2020 has seen the kind of upheaval rarely seen in other election years. A partisan attempt to remove the president through impeachment suspended Congress for months. The coronavirus pandemic has killed thousands, and many more have gotten ill while our thriving economy was severely damaged by the pandemic.

And now Gov. Polis, Mayor Hancock and Democratic elected officials across the nation have failed miserably in their primary responsibility to protect our communities from violence and destruction.

Counterpoint: ChristiansenDonald Trump, presumably because of his sharp decline in the polls, has recently decided that a strong law-and-order stance against recent protests will help him in his reelection bid, but he is wrong. This strategy is not without precedence though; the GOP has longed used “law-and-order” as a wedge issue in elections. Ronald Reagan’s 1966 gubernatorial run, Nixon’s 1968 campaign for president, and even Trump’s 2016 presidential campaign, famously used tough-on-crime rhetoric to great success. Reagan and Nixon in particular stoked fears of spreading civil insurrection to achieve decisive victories. However, like so many things, Trump is bucking this norm as well.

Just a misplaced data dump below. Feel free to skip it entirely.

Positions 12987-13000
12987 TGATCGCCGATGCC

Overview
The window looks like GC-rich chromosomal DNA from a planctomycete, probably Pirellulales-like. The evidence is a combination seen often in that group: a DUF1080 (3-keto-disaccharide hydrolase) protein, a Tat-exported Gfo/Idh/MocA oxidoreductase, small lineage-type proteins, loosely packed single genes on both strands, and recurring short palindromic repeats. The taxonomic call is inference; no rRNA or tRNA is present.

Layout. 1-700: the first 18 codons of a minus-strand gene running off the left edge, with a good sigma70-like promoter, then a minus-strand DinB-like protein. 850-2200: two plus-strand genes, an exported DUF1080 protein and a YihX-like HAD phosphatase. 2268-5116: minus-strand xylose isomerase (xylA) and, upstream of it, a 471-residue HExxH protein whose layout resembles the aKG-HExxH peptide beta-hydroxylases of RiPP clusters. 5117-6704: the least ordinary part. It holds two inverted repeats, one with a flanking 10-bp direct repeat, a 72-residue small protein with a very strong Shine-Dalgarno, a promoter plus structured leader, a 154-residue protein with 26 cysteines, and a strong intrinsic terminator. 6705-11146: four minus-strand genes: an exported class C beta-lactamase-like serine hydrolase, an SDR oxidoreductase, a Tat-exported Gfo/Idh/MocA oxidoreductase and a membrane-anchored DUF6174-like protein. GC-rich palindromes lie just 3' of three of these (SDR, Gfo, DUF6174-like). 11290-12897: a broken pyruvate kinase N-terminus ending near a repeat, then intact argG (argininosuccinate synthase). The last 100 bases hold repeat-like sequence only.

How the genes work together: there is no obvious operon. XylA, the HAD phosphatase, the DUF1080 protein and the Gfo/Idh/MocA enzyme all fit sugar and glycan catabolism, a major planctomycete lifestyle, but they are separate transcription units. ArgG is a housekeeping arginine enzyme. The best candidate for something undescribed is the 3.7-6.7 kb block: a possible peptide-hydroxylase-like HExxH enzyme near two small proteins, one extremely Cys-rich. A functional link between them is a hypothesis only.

Despite Trump’s surprising win in 2016 and his zealous base, he has never been particularly popular. According to the polling website fivethirtyeight, his approval ratings have hovered between 47 and 37%. In fact, what is more notable than his enthusiastic base is the extent to which he has energized his opposition.